The Centre on Tuesday accused Delhi of being a “habitual offender” in polluting the waters of Yamuna.
Haryana, on the other hand, objected to Delhi’s accusations about it releasing untreated effluents into the river due to faulty treatment plants, saying the “problem is not with Haryana, but within Delhi”.
A three-judge Bench led by Chief Justice Sharad A. Bobde gave Haryana a week’s time to file its affidavit. The Centre has also been asked to place on record its views.
The Bench was hearing an urgent petition filed by the Delhi Jal Board (DJB), represented by advocate Shadan Farasat, to “immediately stop” Haryana from discharging pollutants into the Yamuna, which is causing an alarming increase in the ammonia levels. The Board said the increased ammonia levels have impaired its water treatment plants and a drinking water and health crises loom large over Delhi.
The DJB said the National Capital’s woes were made worse with Haryana not releasing the full quantity of water entitled to Delhi at Wazirabad. Instead of releasing at least 450 cusecs downstream from Wazirabad, only 330 cusecs have been released.
“Due to lesser water being released, the concentration of ammonia in the water reaching Delhi has increased,” the DJB said.
Countering these allegations, senior advocate Shyam Divan, for Haryana, said the DJB petition was not “maintainable at all”.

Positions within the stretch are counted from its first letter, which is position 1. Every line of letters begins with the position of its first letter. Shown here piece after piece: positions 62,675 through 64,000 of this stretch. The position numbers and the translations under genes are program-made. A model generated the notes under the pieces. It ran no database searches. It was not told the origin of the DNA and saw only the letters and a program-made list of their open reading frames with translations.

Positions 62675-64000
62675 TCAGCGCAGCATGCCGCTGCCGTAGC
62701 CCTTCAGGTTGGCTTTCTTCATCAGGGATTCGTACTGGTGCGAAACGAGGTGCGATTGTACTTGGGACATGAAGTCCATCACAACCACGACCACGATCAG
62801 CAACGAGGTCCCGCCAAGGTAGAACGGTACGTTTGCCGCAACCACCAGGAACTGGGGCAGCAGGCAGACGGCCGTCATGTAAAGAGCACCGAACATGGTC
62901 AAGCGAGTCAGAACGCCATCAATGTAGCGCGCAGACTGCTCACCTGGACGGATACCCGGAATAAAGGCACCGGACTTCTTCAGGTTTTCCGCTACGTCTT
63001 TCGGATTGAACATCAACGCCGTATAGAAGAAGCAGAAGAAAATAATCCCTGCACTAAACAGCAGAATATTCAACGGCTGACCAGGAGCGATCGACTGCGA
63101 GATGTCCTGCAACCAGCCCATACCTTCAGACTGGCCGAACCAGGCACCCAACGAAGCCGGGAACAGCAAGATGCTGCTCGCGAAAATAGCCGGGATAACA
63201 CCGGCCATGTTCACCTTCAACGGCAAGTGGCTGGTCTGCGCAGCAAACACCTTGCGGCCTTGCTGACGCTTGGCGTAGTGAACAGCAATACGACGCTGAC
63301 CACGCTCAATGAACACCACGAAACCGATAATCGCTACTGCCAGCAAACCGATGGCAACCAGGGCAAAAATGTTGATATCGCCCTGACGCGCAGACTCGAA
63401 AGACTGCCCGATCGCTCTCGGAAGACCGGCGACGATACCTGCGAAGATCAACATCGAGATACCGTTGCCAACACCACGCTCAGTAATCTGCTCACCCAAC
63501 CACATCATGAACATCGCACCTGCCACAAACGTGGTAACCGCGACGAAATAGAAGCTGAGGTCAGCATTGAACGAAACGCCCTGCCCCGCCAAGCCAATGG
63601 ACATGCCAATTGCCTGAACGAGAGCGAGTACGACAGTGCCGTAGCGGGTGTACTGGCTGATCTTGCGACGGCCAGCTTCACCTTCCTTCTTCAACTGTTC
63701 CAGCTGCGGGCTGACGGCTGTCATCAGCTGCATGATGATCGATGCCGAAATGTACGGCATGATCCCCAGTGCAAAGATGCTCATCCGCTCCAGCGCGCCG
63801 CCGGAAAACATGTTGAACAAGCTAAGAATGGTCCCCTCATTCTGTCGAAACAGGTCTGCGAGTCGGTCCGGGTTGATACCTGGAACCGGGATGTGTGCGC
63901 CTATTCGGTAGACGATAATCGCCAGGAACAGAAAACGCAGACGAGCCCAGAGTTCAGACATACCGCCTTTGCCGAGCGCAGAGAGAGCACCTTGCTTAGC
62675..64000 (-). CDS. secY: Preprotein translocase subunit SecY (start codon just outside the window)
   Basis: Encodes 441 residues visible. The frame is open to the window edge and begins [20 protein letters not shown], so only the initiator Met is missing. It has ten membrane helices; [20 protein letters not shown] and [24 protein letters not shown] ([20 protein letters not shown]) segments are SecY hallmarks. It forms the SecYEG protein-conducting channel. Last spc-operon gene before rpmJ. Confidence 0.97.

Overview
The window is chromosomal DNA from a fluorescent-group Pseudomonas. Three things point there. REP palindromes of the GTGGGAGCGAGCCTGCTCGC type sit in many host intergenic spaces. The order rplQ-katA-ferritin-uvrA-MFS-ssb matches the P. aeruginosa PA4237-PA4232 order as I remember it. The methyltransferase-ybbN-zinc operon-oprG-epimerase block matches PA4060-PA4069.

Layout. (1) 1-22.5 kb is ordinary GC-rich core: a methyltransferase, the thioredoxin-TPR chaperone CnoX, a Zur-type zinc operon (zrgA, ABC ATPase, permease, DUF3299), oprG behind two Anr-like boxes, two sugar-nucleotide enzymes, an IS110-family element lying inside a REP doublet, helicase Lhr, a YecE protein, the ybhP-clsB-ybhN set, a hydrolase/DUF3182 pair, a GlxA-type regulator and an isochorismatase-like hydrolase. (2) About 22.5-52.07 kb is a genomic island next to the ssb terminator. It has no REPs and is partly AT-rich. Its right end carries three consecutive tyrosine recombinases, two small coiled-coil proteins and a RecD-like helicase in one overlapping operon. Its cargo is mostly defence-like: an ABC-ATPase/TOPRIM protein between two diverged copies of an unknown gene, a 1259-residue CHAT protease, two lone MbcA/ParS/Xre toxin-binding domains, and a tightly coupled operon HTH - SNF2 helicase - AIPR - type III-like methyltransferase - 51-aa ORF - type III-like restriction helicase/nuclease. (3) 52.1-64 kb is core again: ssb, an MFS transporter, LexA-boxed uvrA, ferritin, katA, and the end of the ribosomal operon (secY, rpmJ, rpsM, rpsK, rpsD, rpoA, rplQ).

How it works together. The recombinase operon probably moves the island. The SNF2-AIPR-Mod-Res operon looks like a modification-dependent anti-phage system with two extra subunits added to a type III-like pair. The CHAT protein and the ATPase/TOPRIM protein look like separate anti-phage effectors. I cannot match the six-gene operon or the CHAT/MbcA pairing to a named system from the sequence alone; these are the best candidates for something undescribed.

“We are supplying from our share of water far more than what is required. What the DJB is saying is completely incorrect. I need a week’s time to put in a response,” Mr. Divan submitted on Tuesday.
The DJB petition had said the “actions/inactions constitute a violation of the principle of co-operative federalism. It amounts to an upper riparian State taking undue advantage of a shared river for irrigation and industrial purposes while effectively not allowing a lower riparian State to access water for drinking”.
Additional Solicitor General Aishwarya Bhati, for the Centre, said Delhi was a “habitual offender”.
Senior advocate and amicus curiae Meenakshi Arora intervened to say the case should focus on “what States are doing as regards the pollution of water” rather than restrict itself to the quantum of water shared between Haryana and Delhi.
Ms. Arora said the amount of ammonia in the Yamuna has considerably lowered to .3 ppm as on January 18. The tolerable level is .9 ppm.
“The water quality was excellent on January 18. This shows that the existing sewage treatment plants (STPs) can be used in the best way. This shows that where there is a will, there is a way,” she said.
She said Haryana is working on establishing a large number of STPs and Common Effluent Treatment Plants. The project is expected to be completed by the end of the year, but it may spill over.